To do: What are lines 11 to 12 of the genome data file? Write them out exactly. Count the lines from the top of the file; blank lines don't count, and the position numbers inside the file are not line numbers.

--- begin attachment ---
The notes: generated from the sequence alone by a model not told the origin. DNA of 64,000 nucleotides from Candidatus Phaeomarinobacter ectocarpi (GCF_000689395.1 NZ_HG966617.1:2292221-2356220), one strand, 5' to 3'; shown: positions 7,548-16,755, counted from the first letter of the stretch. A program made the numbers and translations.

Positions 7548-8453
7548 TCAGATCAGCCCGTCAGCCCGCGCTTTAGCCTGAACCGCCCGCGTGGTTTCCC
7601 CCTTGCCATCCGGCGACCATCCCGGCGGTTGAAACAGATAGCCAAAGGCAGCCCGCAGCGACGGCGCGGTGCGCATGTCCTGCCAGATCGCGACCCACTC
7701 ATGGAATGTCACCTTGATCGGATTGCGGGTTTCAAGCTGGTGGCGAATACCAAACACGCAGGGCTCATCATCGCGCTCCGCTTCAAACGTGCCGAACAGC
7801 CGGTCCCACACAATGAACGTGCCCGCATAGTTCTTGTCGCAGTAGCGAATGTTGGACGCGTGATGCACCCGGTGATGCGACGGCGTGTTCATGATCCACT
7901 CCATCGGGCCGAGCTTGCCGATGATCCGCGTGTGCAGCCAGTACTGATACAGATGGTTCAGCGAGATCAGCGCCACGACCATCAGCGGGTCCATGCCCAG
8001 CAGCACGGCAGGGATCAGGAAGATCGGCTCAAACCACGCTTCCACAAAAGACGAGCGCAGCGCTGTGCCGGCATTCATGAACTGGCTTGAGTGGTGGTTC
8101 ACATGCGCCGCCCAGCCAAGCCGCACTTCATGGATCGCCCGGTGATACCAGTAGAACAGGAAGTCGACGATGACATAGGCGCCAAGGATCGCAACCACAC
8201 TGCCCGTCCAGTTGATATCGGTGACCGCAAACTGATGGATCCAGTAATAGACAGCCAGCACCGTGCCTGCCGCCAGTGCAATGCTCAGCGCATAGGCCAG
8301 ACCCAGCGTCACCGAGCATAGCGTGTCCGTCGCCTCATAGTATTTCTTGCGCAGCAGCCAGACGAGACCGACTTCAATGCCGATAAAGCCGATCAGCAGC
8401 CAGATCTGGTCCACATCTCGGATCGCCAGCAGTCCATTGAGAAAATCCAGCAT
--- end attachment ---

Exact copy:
8301 ACCCAGCGTCACCGAGCATAGCGTGTCCGTCGCCTCATAGTATTTCTTGCGCAGCAGCCAGACGAGACCGACTTCAATGCCGATAAAGCCGATCAGCAGC
8401 CAGATCTGGTCCACATCTCGGATCGCCAGCAGTCCATTGAGAAAATCCAGCAT